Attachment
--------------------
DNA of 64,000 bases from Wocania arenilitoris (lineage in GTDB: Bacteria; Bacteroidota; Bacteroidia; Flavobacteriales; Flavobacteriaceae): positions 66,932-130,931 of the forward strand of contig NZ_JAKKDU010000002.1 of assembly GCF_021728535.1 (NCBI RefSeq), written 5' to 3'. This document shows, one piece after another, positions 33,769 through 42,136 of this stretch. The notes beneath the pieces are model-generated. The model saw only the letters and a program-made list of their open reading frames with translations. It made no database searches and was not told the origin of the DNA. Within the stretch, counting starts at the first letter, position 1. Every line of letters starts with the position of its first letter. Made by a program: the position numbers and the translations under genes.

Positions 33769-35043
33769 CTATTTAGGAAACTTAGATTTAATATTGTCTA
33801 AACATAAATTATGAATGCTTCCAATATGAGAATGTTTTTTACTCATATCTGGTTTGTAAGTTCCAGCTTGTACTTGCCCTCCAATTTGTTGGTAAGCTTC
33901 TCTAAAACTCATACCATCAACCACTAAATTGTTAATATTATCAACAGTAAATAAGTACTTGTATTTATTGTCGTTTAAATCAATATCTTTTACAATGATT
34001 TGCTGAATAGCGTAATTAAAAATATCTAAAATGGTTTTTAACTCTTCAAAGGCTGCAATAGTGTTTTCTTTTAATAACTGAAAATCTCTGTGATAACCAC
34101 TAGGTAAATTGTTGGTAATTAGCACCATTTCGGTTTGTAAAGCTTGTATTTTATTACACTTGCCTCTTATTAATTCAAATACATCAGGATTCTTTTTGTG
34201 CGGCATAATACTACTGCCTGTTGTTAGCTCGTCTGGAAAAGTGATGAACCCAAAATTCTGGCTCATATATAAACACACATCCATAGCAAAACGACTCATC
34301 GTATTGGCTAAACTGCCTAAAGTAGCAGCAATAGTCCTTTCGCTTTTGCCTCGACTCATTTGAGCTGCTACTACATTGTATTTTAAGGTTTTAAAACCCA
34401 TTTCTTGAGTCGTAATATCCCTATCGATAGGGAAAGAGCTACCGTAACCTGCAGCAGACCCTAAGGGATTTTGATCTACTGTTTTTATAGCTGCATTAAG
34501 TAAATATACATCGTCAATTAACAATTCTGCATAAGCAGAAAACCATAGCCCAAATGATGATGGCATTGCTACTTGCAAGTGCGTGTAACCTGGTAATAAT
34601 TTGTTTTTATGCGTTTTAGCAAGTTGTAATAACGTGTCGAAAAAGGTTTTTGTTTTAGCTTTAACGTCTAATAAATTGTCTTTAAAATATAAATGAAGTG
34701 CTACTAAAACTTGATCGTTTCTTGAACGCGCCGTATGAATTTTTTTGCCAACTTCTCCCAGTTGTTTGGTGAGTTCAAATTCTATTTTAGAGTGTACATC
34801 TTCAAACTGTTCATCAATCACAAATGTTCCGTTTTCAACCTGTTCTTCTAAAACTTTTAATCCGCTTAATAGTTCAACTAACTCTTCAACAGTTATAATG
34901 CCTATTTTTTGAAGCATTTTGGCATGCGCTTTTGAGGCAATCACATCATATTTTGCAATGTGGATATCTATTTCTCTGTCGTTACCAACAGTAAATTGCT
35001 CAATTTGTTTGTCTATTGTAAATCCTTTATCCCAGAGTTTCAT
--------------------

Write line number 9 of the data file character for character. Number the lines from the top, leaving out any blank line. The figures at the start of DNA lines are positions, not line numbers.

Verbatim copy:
34301 GTATTGGCTAAACTGCCTAAAGTAGCAGCAATAGTCCTTTCGCTTTTGCCTCGACTCATTTGAGCTGCTACTACATTGTATTTTAAGGTTTTAAAACCCA